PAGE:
Whilst understanding this connection is critical for developing suspensions with more favorable rheological properties, the relationship between interparticle forces and normal force is still poorly understood. A lack of experimental data limits this understanding, and the underlying physical mechanisms are currently unclear.

The Paper

The research team has specifically studied polystyrene particles. Particles were suspended in air and three different solvents to provide key experimental information on the influence of solvents on the rheological behavior and physical properties of suspensions.

Intimate details on pairwise particle interactions were revealed in the study through the use of state-of-the-art techniques to measure each solvent’s microscopic friction coefficient along with rheological measurements. Thus, how these interactions govern the suspension’s rheological behavior was demonstrated by the authors.

Several particle-scale mechanisms were highlighted in the research, including particle swelling in organic solvents, the role of inertia and colloidal repulsive forces in suspensions with water solutions, and how friction coefficient variations act as a function of load in suspensions of polystyrene particles in silicone oils.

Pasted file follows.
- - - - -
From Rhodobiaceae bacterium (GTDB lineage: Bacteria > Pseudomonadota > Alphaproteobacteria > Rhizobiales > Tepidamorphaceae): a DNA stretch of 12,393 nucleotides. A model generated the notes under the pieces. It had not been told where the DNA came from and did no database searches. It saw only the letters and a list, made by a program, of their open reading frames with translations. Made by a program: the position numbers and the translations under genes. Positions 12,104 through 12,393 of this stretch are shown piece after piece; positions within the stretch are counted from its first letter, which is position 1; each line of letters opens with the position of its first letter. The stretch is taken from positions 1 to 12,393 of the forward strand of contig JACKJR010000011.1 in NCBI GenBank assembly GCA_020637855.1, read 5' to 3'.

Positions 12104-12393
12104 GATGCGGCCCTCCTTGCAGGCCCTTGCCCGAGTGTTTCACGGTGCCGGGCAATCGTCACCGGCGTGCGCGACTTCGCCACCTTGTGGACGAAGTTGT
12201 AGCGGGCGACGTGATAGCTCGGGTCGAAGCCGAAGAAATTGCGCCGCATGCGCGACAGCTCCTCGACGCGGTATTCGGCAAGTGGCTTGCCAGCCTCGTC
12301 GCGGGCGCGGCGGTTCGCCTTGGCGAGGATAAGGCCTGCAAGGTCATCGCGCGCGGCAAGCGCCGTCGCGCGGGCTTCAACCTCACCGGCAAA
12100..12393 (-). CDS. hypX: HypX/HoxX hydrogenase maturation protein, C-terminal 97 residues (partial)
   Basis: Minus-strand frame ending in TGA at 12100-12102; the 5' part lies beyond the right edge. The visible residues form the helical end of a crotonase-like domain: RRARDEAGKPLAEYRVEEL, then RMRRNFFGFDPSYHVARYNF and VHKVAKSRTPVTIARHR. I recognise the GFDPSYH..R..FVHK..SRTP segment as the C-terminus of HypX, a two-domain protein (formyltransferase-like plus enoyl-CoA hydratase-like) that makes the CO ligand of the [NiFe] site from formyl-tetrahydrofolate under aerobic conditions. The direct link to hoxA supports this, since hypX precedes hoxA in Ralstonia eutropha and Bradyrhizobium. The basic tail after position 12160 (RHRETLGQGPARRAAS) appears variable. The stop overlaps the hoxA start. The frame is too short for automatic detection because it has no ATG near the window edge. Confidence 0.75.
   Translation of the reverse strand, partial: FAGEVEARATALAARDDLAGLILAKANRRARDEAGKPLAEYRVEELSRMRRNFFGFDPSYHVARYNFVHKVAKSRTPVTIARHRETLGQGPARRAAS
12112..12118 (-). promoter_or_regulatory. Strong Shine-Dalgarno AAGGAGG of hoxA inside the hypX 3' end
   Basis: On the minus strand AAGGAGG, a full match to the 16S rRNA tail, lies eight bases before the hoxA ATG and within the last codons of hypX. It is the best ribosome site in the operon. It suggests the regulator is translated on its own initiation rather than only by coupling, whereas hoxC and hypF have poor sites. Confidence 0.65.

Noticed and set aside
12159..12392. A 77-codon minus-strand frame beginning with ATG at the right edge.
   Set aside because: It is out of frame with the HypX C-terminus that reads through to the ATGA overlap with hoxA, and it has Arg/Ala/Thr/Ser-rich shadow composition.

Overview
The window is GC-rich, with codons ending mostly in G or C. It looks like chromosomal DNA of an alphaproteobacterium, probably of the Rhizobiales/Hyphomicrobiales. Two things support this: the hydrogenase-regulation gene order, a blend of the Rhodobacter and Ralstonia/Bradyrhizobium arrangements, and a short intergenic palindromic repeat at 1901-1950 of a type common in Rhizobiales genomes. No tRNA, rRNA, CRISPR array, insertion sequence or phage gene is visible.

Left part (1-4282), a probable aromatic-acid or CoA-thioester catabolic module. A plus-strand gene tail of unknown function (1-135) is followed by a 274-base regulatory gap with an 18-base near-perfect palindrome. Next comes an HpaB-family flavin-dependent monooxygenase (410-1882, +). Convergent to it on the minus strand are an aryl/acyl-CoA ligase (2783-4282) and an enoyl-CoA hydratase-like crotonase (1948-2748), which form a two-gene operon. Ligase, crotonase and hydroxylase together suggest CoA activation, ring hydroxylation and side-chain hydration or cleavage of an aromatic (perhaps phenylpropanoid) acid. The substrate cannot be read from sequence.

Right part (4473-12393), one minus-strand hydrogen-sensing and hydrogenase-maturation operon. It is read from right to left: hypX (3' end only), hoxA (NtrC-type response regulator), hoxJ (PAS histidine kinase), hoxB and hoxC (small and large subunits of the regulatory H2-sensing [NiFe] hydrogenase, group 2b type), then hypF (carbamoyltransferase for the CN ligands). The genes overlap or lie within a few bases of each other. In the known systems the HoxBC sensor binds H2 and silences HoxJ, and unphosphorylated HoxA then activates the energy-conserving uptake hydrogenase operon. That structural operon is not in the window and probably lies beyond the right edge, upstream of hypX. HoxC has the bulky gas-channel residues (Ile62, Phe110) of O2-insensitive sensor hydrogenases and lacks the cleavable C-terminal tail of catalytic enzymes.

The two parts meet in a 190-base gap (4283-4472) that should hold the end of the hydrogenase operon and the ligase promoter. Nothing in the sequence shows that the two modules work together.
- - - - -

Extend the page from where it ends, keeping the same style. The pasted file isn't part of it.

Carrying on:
Study Conclusions

The paper revealed that particle properties are strongly modified by interactions between solvent and suspended polymer particles. In all solvents tested (PEG, water, silicone oil), a soft layer was formed on the surface of polymer bead particles, which plays a key role in the rheological behavior of suspensions. The soft layer governs contact properties, which was confirmed by comparing measurements made in solvents and air.

The authors demonstrated that solvents penetrate and swell polystyrene beads, causing the formation of a swollen polymer layer. In PEG, an organic solvent, a polymer “brush” is formed that covers particle surfaces. This layer causes steric repulsion forces. Furthermore, the study demonstrated that microscopic friction coefficients in all solvents are lower than in air, and in the case of PEG, close to zero.